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If a non-trivial ring $R$ has a unique maximal left ideal $J$ , then $J$ is two-sided and is also the unique maximal right ideal in $R$.

I can prove that it is two sided, but I can't prove that it is unique.

My proof:

Let $r \in R$. Then $Jr$ is a left ideal. If $Jr = R$, then $jr = 1$ for some $j \in J$. Note that $rj \in J$ since J is a left ideal, so $rj \neq 1$. Using a lemma, $1 - rj$ is not left invertible, which is to say that $R(1-rj) \neq R$. But then R(1-rj) is contained in a maximal left ideal, i.e. $1-rj \in R(1-rj) \subseteq J$, so $1= rj +(1-rj) \in J$, which gives a contradiction. Hence $Jr \neq R$. This implies that $Jr$ is contained in $J$. Since the choice of $r$ is arbitrary, $jr \in J$ for all $j \in J$ and $r \in R$. Hence, $J$ is a two sided ideal.

Can someone tell me how I can prove uniqueness?

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    $\begingroup$ Wouldn't the argument be symmetric? Meaning: if there's a maximal right ideal $\;M\;$ containing $\;J\;$, then $\;M\;$ is also two sided and also maximal left ideal, contradicting that $\;J\;$ is maximal left? $\endgroup$ – Timbuc Apr 20 '15 at 10:07
  • $\begingroup$ @Timbuc it is symmetric but my proof is not complete because i have not prove uniqueness, I don't think you can't just use this to arrive at a contradiction unless the uniqueness part is proven. $\endgroup$ – user10024395 Apr 20 '15 at 10:16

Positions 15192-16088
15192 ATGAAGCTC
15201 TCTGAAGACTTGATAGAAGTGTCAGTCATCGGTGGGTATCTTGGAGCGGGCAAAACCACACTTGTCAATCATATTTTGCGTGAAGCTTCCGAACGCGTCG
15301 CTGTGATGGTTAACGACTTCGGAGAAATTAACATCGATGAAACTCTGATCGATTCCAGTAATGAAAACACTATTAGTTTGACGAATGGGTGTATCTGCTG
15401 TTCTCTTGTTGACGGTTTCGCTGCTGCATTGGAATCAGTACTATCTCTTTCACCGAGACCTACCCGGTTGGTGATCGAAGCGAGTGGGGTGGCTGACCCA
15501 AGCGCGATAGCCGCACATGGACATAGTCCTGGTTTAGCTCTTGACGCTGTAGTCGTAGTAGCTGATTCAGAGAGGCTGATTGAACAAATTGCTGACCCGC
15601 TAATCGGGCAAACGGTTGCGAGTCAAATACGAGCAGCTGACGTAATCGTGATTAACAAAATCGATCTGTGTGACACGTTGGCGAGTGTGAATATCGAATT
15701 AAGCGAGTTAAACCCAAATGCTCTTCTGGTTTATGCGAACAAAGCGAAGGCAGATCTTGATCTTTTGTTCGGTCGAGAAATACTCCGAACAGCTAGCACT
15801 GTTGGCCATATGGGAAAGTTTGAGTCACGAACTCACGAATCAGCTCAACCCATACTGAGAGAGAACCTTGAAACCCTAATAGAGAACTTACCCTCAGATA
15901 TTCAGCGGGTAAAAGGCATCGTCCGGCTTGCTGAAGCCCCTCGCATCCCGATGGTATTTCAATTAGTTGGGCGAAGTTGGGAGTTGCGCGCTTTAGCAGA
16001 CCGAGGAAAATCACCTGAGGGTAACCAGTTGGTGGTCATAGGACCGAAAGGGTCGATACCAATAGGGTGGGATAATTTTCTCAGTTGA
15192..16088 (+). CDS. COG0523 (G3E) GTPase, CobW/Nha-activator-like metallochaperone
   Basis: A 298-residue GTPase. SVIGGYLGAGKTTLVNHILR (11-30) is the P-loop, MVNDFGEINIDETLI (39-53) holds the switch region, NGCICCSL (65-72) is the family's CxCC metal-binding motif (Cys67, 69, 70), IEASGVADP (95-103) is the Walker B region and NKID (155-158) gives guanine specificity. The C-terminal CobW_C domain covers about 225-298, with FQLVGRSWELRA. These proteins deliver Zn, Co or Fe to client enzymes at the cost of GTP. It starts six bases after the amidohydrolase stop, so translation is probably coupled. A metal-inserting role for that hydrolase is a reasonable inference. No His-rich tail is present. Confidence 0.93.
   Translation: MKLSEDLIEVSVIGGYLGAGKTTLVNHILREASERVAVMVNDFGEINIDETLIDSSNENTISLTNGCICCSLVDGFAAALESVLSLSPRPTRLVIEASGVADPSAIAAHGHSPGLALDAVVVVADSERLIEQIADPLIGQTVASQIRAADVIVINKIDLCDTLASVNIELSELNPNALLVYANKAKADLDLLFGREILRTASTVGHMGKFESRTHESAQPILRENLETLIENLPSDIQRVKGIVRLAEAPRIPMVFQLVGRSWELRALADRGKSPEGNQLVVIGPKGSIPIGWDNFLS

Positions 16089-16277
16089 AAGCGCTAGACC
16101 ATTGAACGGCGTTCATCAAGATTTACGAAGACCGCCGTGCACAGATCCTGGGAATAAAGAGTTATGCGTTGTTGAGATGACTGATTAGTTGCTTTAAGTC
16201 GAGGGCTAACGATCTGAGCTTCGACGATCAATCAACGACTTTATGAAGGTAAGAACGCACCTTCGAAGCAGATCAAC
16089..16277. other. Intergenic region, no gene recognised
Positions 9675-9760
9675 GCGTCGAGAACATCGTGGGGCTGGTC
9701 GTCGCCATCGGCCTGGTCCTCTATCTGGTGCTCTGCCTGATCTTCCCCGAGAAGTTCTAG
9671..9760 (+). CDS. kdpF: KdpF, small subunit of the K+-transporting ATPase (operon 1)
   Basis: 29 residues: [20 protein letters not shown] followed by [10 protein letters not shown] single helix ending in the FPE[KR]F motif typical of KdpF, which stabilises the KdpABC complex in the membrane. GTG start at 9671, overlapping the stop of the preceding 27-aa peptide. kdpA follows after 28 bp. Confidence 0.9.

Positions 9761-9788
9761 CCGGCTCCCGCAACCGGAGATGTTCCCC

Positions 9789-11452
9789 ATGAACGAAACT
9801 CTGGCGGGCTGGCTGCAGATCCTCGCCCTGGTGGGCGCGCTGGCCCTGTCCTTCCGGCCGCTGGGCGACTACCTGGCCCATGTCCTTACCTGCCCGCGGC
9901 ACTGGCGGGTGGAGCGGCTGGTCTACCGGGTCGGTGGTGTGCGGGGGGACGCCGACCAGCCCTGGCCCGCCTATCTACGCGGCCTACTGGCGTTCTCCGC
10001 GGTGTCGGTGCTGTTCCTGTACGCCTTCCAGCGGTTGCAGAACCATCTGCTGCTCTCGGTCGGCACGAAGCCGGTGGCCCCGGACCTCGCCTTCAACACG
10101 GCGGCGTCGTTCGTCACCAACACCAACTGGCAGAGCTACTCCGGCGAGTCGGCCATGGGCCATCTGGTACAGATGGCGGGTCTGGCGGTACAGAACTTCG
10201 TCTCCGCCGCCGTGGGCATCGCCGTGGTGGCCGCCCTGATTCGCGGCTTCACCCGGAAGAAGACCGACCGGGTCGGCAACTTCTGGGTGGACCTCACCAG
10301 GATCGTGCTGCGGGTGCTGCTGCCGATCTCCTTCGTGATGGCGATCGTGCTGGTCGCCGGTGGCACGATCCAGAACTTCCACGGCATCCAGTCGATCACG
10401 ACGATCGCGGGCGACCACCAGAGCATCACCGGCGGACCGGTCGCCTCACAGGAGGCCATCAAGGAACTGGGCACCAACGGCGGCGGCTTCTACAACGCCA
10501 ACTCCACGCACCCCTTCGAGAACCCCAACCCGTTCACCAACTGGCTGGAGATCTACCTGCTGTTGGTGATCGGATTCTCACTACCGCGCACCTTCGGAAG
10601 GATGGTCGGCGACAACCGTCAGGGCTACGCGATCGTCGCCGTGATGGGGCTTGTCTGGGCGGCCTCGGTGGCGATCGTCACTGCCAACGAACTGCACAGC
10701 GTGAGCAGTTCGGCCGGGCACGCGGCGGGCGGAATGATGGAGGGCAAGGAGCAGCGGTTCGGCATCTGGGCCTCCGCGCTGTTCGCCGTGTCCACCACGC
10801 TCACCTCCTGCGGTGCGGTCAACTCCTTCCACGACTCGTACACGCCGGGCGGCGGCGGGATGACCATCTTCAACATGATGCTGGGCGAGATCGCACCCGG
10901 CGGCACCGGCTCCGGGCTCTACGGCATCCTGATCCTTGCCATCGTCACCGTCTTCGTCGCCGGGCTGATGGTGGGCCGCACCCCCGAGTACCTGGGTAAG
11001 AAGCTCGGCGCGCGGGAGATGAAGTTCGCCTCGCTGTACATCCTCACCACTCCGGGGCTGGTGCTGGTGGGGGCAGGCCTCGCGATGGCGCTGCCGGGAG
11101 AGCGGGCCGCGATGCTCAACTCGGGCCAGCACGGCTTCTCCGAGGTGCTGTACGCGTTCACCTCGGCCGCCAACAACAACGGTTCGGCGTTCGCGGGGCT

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    $\begingroup$ But again: if $\;J\;$ is not a unique maximal right ideal and $\;L\lneq M\;,\;\;M\;$ a maximal right ideal, then using the proof's symmetry show $\;M\;$ is also two-sided and a left maximal ideal, contradicting both uniqueness of $\;J\;$ a maximal left ideal and also its maximality... $\endgroup$ – Timbuc Apr 20 '15 at 10:19
  • $\begingroup$ @Timbuc why must J be strictly < M, what happens when J is not unique but maximal $\endgroup$ – user10024395 Apr 20 '15 at 10:46
  • $\begingroup$ That too: if $\;M\;$ is another max. right ideal different from $\;J\;$ , then you can prove by symmetry that $\;M\;$ is two sided nad maximal left...again contradiction! I can't see what's the problem here...perhaps I'm missing something. $\endgroup$ – Timbuc Apr 20 '15 at 10:57
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Suppose there's another right ideal $J'$ such that $J' \not \subseteq J$. Take $x \in J'$ such that $x \notin J$. Then $x$ is left invertible, so there exists $r \in R$ such that $rx =1$. But $xr \neq 1$. Thus both $xr $ and $1 -xr$ are not left invertible (by your lemma), thus $xr, 1 - xr \in J$, so $1 \in J$, contradiction. Therefore $J$ is the unique maximal right ideal.

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